Can financial Dino's avoid the Fintech asteroid?

We've written about it before, the financial industry is not the 'place to be anymore' for university talents. A good article was recently written by Techcrunch on this subject. It's not just the lower prestige of working on Wall Street, and it's not the money potential. The millennial generation simply prefers working in a fast moving organisational structure with rapid decision making. Millennials are also attracted to the 'impact' that their working environment has on the economy and business.

By now, it should be clear that the financial institutions can't beat or reverse these developments. And if you can't beat them, join them. Things are slowly changing in the take-up of Fintech. Most conferences have a topic discussing it or invite one of the successful Fintech entrepreneurs speak on the success of their business. And investments in Fintech start-ups are increasingly bankrolled by financial institutions.

A good example of why the financial industry should increasingly embrace Fintech instead of attempting to develop by itself is in automated asset management. The Netherlands was at the forefront of these developments with the roll-out of Alex Vermogensbeheer all the way back in 2008, a time when most of the current Fintech heroes were still popping pimples before their senior prom. Credit where credit's due, Alex Vermogensbeheer was pretty visionairy.

Click on the image for a good general description of Fintech

Click on the image for a good general description of Fintech

Fast forward seven years though and Alex is in stormy waters, showing poor returns, angry investors, an outflow of AUM (Q1 2015 2bn vs Q1 2014 2.5bn) and management lowering the growth expectations. It is interesting to compare that development to, a US 'robo-advisor' that was launched in 2010 as an independent start-up and now has over 2bn USD under management. It has received 105 million USD in venture capital with Northwestern Mutual as one of the 13 investors.The cost structure is also a striking difference. Betterment's fees go as low as 0.15% vs 1% at Alex and as far as I can see, there is no performance fee vs a 10% performance fee at Alex. Betterment is not available yet in Europe but that seems to be a matter of time. According to a brief conversation I had with Betterment's founder Jon Stein, there are still too many opportunities to explore in the home market. And, Europe has many different rules for investing, taxation and pension plans per country, making it difficult to launch such a project on a European scale.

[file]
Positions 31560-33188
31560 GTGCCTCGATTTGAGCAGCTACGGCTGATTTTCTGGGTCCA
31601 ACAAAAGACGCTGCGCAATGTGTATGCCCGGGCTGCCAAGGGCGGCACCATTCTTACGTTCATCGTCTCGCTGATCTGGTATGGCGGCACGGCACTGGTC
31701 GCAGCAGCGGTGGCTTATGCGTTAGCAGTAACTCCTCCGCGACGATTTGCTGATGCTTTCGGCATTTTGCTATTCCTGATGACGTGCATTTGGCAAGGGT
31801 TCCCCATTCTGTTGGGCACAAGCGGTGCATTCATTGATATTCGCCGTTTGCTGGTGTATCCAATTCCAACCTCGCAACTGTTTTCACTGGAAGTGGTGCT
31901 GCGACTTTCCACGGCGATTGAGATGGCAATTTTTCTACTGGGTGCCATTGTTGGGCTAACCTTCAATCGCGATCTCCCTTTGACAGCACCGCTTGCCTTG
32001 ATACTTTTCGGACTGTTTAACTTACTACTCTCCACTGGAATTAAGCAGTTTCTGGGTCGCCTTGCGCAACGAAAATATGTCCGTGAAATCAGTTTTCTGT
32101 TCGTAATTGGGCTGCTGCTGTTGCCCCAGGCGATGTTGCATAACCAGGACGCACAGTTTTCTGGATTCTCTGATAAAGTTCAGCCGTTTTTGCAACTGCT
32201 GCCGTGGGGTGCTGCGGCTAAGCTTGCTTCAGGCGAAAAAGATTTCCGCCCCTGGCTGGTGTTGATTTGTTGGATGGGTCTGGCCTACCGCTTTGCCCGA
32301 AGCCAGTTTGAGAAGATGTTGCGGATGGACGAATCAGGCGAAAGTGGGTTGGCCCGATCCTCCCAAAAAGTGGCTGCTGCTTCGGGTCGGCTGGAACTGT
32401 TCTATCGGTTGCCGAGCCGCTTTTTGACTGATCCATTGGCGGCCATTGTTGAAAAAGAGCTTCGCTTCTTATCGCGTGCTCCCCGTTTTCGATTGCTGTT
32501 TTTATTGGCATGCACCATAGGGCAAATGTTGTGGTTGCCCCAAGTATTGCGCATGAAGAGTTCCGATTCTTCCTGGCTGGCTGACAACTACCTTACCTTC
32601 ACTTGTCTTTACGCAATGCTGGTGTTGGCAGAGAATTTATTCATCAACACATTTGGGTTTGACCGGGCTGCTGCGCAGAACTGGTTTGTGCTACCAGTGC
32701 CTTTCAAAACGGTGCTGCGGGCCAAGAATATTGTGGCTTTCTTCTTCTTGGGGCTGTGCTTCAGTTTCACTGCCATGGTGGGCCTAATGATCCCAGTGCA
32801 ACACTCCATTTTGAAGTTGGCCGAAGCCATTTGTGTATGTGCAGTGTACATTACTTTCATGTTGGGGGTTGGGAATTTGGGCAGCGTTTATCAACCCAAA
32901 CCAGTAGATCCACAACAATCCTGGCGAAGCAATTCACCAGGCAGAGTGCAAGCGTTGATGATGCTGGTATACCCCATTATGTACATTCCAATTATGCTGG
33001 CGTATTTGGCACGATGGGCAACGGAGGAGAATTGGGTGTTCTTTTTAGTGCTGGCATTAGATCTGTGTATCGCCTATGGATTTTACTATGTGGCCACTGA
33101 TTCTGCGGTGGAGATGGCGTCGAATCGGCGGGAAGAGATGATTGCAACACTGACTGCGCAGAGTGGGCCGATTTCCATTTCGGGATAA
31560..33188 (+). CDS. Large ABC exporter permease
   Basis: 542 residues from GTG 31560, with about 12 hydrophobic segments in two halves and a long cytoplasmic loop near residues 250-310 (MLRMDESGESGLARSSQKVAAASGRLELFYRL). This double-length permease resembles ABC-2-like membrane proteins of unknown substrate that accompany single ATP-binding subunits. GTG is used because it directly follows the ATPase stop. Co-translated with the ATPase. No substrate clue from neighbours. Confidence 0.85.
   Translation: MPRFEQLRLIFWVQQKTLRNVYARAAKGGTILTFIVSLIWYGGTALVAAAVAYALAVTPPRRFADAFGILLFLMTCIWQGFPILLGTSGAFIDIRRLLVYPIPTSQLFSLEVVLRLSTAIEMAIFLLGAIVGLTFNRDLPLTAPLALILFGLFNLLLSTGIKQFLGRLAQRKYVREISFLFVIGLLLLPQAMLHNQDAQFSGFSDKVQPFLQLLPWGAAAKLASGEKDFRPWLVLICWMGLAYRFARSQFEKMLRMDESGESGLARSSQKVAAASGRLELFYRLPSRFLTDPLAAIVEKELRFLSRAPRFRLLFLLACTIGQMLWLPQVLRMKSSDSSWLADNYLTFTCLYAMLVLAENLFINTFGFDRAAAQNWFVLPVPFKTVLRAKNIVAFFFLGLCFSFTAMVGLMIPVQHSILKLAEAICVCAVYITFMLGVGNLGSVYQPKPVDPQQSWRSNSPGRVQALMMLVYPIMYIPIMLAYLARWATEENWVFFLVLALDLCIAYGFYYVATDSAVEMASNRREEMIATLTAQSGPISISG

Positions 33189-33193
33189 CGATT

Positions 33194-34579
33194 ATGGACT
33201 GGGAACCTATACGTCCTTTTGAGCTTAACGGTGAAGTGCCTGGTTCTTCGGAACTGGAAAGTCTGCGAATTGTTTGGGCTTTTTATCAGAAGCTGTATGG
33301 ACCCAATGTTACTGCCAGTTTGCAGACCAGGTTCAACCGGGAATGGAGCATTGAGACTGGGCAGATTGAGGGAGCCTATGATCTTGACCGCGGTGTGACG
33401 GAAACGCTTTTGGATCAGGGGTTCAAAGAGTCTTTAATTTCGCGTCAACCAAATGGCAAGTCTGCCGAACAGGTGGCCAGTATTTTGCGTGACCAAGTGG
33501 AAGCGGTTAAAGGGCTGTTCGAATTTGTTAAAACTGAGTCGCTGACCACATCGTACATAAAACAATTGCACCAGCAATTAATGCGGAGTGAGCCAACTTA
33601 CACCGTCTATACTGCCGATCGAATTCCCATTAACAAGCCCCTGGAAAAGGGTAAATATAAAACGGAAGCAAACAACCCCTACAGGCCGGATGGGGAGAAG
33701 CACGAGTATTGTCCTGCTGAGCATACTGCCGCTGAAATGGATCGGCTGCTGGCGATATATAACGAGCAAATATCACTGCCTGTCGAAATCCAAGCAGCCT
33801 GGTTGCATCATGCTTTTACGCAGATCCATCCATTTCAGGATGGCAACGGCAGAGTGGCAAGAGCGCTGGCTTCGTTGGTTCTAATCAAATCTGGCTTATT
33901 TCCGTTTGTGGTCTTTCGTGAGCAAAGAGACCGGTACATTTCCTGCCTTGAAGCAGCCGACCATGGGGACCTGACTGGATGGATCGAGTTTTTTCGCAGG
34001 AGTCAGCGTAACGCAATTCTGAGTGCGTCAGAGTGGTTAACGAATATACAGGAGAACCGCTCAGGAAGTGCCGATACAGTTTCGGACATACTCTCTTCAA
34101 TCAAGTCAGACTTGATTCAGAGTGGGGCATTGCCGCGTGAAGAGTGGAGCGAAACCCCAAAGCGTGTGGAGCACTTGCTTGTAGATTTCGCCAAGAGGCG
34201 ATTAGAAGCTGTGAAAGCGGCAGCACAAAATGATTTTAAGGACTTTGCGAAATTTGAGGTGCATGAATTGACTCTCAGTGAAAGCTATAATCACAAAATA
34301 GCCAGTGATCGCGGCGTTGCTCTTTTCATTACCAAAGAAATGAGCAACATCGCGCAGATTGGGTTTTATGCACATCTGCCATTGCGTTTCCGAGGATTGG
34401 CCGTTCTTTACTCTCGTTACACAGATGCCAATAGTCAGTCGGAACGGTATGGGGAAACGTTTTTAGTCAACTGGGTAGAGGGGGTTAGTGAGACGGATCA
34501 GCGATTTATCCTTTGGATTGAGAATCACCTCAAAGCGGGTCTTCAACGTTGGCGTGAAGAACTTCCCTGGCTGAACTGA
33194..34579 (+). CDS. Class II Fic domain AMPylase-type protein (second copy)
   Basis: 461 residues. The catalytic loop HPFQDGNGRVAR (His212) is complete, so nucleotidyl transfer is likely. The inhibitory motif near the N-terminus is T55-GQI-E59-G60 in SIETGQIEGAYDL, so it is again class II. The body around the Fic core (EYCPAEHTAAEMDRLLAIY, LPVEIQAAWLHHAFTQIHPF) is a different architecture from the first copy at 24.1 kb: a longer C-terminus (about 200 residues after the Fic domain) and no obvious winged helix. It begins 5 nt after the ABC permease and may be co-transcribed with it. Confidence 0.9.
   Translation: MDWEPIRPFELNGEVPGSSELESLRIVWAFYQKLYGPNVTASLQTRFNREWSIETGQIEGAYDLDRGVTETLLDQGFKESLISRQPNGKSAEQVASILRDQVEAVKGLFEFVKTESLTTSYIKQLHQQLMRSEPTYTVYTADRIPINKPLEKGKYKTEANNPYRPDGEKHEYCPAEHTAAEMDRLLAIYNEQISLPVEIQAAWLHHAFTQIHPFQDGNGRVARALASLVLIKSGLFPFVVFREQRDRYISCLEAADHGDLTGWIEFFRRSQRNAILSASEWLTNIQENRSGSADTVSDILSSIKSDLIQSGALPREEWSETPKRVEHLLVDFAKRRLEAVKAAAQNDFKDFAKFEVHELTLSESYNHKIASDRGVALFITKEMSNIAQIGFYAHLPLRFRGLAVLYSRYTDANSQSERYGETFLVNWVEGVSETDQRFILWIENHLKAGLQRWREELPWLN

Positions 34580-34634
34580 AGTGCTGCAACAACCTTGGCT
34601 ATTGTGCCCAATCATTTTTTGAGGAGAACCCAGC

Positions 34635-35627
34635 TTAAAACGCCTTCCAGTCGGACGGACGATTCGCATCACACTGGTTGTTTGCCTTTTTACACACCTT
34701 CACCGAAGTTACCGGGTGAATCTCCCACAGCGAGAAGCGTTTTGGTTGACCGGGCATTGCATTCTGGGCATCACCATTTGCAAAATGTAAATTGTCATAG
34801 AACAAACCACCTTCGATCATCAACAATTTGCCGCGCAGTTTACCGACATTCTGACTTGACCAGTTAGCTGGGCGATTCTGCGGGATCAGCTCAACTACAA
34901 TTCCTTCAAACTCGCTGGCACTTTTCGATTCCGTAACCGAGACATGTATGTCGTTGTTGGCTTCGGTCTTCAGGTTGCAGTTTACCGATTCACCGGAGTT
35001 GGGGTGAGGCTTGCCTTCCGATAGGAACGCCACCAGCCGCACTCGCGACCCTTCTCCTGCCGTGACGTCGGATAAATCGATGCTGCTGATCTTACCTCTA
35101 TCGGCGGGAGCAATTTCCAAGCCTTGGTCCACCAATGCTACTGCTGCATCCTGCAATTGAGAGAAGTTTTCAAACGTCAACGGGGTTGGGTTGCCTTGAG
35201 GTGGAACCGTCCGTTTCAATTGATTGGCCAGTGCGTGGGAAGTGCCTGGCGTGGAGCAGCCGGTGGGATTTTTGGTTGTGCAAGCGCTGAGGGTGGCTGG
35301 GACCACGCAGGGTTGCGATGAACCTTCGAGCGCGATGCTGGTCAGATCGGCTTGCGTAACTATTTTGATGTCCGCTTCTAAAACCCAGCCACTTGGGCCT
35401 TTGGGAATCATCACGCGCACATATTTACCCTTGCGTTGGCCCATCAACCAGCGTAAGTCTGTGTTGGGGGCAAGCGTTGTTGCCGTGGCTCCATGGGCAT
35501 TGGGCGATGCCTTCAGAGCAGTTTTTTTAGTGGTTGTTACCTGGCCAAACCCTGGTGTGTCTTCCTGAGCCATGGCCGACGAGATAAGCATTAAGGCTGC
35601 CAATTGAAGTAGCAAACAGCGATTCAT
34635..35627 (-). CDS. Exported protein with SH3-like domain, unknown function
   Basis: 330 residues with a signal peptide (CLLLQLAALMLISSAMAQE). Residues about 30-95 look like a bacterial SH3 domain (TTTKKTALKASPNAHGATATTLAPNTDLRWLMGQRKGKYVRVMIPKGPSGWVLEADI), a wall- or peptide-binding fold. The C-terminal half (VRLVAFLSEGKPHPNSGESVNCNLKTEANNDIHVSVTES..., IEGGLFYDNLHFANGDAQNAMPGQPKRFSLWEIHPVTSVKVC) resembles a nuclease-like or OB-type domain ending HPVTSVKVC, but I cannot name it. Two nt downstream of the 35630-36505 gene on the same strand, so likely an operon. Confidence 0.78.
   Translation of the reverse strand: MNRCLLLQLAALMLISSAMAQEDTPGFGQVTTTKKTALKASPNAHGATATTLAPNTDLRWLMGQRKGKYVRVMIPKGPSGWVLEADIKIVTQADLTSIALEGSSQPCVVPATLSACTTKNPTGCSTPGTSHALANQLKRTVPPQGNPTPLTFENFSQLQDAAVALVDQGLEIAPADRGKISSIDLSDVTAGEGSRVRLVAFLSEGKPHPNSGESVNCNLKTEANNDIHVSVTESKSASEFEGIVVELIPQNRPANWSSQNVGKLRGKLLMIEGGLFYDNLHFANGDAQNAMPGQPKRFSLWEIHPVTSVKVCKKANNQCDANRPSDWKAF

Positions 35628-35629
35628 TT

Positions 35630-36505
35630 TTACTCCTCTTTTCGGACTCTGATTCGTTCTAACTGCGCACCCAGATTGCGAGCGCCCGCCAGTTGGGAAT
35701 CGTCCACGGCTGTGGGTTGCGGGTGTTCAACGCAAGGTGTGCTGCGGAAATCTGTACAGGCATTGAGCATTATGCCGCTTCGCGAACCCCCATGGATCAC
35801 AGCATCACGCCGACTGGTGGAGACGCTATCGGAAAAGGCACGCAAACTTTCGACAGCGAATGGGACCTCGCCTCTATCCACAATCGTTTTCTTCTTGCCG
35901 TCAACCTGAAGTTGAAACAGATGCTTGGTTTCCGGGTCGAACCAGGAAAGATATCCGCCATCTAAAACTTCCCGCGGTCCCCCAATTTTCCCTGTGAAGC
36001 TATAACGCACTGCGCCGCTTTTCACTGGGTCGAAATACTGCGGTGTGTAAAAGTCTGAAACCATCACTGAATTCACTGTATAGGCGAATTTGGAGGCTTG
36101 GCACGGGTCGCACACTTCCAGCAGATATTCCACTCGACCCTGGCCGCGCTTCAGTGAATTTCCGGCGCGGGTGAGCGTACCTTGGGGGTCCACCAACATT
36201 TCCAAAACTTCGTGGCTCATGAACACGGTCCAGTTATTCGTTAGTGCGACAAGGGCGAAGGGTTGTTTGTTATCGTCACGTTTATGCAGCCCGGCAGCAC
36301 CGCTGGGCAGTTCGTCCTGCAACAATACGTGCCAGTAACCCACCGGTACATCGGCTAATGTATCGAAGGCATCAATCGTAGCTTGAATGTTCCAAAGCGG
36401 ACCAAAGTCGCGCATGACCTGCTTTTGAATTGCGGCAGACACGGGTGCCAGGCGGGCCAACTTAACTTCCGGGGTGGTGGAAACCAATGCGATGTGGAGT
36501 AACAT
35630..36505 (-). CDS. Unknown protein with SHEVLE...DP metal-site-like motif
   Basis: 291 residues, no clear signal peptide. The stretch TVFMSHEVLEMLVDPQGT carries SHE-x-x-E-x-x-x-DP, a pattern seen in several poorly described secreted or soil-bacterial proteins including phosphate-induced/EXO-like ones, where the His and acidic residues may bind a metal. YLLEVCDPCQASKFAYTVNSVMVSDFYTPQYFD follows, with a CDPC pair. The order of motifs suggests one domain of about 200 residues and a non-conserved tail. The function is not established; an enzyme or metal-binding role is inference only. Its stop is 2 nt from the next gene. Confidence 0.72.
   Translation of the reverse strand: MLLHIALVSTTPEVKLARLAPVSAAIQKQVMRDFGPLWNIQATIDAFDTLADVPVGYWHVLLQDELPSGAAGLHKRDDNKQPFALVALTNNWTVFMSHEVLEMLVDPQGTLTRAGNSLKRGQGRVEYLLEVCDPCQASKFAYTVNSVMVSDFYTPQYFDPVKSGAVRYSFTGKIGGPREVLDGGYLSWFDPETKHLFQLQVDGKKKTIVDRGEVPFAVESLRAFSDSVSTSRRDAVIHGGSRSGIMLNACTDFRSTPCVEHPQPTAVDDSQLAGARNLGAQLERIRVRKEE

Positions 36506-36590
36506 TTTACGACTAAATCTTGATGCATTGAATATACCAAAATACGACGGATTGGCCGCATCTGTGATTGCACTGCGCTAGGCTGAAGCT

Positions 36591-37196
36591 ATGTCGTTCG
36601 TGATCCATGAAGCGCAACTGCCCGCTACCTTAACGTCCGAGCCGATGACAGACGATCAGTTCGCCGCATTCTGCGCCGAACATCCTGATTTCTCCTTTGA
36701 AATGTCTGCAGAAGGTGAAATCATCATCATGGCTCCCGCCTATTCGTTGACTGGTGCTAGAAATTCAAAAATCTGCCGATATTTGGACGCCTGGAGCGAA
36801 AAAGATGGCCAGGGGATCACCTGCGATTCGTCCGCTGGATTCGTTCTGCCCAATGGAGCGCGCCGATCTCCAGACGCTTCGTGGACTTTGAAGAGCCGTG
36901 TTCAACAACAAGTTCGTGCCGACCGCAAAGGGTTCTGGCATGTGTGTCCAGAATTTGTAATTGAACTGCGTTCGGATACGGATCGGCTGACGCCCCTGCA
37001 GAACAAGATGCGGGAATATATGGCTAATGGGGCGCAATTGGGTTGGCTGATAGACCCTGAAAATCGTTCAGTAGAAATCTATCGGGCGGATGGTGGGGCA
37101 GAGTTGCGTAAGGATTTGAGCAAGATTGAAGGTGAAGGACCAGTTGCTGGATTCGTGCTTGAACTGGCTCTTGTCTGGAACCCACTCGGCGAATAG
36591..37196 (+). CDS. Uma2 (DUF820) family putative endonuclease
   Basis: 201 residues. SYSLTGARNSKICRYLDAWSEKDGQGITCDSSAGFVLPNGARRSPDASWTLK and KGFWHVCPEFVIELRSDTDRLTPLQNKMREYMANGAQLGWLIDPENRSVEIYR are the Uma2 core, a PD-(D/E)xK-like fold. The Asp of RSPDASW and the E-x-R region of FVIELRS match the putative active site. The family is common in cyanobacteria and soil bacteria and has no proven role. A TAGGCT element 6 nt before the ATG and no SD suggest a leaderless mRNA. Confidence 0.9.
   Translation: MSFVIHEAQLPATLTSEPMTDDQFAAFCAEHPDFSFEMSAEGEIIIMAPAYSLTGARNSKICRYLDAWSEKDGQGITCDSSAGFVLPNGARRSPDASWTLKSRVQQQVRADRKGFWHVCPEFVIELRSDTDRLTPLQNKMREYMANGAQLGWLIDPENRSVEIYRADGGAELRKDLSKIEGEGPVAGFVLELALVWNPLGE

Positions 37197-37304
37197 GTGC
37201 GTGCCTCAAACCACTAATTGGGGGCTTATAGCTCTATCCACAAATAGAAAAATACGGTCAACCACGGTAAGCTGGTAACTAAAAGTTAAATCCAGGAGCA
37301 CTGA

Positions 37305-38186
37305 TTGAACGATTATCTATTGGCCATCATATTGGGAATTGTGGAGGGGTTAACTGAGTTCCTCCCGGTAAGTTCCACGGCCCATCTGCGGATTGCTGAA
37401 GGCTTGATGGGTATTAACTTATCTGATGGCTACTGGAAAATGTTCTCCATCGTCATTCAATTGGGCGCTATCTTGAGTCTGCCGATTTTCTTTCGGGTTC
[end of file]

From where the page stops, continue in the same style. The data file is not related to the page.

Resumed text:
What makes this interesting is to see how fast things can change. Alex and parent BinckBank were 'revolutionaries' 13 years ago. Now they are increasingly seen as part of the establishment and will increasingly come under fire by companies that are leaner and meaner (yes, I'm looking at you, DeGiro). So. if even the youngest of listed Dutch banks is being outpaced by Fintech start-ups, where does that leave the 'real' establishment? Not in a very good place yet. Listening to CEO's at conferences when asked about Fintech, you can sense some frustration. They feel disadvantaged as companies outside of the financial realm don't have the burden of legacy systems and less regulation.

Again, if you can't beat them, join them and for the financial Dino's of this world it probably means buying their way in. So, invest in Fintech start-ups like there is no tomorrow and let them do their thing without much interference. If not, there might actually not be a tomorrow.